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Seriously?! That is all that keeps running through my head this morning after I saw on Milepoint the story of a nursing mom who the TSA forced to pump breast milk next to the sink in the airport restroom. According to this story, the TSA told mom, Amy Strand, that she would not be permitted to bring her breast pump through security unless she pumped milk. Seriously?! What difference would some pumped breast milk make to aviation security. If they were truly concerned that the pump was a weapon, then I am not sure what a few ounces of pumped milk would do to save us all from the dangerous breast pump. By all means, inspect the pump itself if you need to, but whether or not the mom can produce the milk to put into it is seemingly irrelevant.
This mom had her nine-month-old daughter with her, and was embarrassed to be next to the sink of the public restroom (where there was an electrical outlet to plug in her pump) with her breast out, pumping for everyone who walked into the restroom to see. Embarrassment aside, the logistics of keeping a (likely mobile) nine-month-old happy while pumping milk in the public restroom has to be a challenge. I breast-fed my daughter the first several months of her life. In fact, I went through quite an ordeal with pumping when she was life-flighted to the NICU at three days old. Not to gross out any non-parent readers, but milk doesn’t immediately stop being produced just because the kiddo isn’t around, so I had a real issue where I had to get a pump fast. The first night I had to go up to the hospital every three hours to pump since they were withholding any food from my daughter, but the next day I was able to get my own awesome pump from the hospital, and insurance eventually covered 80% of it because C was in the NICU.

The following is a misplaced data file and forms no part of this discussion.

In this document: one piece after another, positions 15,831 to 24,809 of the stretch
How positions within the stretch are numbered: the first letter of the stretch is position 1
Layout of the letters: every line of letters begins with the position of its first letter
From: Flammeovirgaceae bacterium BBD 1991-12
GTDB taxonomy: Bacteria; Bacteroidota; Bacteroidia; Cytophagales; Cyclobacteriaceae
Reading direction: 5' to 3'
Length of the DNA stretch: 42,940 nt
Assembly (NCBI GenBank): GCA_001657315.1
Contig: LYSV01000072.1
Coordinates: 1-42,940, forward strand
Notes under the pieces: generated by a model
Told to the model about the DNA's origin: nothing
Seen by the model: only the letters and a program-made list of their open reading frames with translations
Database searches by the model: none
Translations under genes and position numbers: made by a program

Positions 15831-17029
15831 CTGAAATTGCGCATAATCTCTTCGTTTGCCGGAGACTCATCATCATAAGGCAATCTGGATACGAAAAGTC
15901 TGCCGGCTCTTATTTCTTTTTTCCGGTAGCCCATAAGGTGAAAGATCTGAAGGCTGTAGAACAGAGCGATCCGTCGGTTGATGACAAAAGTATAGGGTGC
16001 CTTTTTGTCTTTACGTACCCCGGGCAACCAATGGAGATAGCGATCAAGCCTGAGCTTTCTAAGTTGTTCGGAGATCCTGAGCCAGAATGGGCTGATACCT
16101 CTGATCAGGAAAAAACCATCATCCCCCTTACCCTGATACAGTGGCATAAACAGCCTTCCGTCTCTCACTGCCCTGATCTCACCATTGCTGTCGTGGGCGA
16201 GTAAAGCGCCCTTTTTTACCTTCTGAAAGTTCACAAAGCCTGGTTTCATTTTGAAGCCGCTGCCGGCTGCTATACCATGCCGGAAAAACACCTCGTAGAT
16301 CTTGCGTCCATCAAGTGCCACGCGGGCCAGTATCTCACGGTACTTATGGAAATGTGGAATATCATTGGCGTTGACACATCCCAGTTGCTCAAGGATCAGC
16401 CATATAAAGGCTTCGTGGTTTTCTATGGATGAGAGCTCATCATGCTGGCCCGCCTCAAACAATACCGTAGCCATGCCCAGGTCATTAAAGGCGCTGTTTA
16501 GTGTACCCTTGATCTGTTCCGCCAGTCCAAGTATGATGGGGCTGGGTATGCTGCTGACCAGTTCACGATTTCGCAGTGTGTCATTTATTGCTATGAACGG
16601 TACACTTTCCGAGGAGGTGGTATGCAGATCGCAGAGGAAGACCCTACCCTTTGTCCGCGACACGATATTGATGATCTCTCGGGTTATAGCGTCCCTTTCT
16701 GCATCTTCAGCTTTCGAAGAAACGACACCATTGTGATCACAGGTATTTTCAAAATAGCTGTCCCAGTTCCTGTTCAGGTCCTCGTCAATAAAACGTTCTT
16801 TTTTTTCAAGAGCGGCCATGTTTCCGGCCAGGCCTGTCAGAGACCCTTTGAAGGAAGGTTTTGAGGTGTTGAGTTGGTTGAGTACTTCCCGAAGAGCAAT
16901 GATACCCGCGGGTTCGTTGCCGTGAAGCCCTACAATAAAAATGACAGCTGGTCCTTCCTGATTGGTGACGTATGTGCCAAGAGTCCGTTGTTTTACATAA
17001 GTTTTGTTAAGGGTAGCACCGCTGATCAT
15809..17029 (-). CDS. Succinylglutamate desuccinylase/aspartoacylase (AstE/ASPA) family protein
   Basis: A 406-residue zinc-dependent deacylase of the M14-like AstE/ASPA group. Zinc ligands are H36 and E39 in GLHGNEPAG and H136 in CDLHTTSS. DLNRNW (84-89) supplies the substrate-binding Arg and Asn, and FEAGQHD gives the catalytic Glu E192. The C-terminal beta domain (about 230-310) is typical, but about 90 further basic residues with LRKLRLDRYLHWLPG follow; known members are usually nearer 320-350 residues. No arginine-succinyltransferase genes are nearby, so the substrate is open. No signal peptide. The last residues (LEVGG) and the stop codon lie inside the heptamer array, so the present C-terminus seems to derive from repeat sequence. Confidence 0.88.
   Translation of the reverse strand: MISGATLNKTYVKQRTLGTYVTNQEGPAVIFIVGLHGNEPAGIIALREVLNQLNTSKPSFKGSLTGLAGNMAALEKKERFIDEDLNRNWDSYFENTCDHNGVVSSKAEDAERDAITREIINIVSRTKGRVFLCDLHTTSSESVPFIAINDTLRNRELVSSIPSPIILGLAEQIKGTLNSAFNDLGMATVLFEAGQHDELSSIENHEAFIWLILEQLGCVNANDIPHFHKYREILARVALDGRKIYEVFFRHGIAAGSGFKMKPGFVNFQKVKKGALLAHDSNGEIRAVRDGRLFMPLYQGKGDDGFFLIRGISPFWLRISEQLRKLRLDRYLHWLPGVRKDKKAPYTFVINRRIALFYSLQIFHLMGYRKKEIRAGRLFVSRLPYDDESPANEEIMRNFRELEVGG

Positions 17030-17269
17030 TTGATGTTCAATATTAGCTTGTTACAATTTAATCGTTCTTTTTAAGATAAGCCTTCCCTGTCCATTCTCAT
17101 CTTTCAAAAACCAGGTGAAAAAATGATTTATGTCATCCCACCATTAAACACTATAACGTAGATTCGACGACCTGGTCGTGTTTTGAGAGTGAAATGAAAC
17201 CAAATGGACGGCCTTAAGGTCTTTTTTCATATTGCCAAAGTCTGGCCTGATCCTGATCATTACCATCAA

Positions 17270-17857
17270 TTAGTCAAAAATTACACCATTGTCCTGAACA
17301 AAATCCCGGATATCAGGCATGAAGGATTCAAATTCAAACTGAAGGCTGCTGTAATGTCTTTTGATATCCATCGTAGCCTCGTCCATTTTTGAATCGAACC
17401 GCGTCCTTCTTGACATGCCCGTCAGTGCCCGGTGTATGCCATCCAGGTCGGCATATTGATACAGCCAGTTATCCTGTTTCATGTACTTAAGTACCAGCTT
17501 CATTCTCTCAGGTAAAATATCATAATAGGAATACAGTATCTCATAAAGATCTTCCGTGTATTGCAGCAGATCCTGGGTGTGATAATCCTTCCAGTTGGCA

Breast milk is best for most babies, but many moms can’t be with their babies 24/7, so the pump is invaluable in today’s society to make sure the little ones are able to get the best nourishment possible. However, high-quality electric pumps are expensive, and it is a weird process. You feel a bit like a milk cow being hooked up to the pump. It isn’t very comfortable, and I certainly would not want to pump for the world to see. It isn’t pretty. Plus, it can be hard to pump milk if you aren’t at least somewhat relaxed. I never traveled with a pump, but I did have to bring it to work with me for the first couple months after I returned to work. I had to pump in a little video editing closet every three hours. I felt like a tool carting my pump in there, putting a sign on the door so no one tried to come in, cleaning my equipment afterward in the bathroom, etc. I did it for my baby, but it was not fun.
So, knowing my own experiences with pumping, hearing how this mom was treated by the TSA really makes me angry. I am all for safety and security while flying, but this doesn’t even make sense. She was doing the right thing for her baby, and as a result ends up crying in the bathroom, likely looking like a milk cow in heels on display for others. Not cool. I have no clue what the TSA training process is like, but surely they must cover some relatively common types of equipment they may encounter. If a breast pump isn’t on that list, then I sure hope they add it ASAP. At least the TSA is saying that this was a mistake on their part. Hopefully this story has made the rounds through the TSA and this won’t happen to another nursing mom in the future. Nursing and traveling can be challenging enough without this kind of nonsense.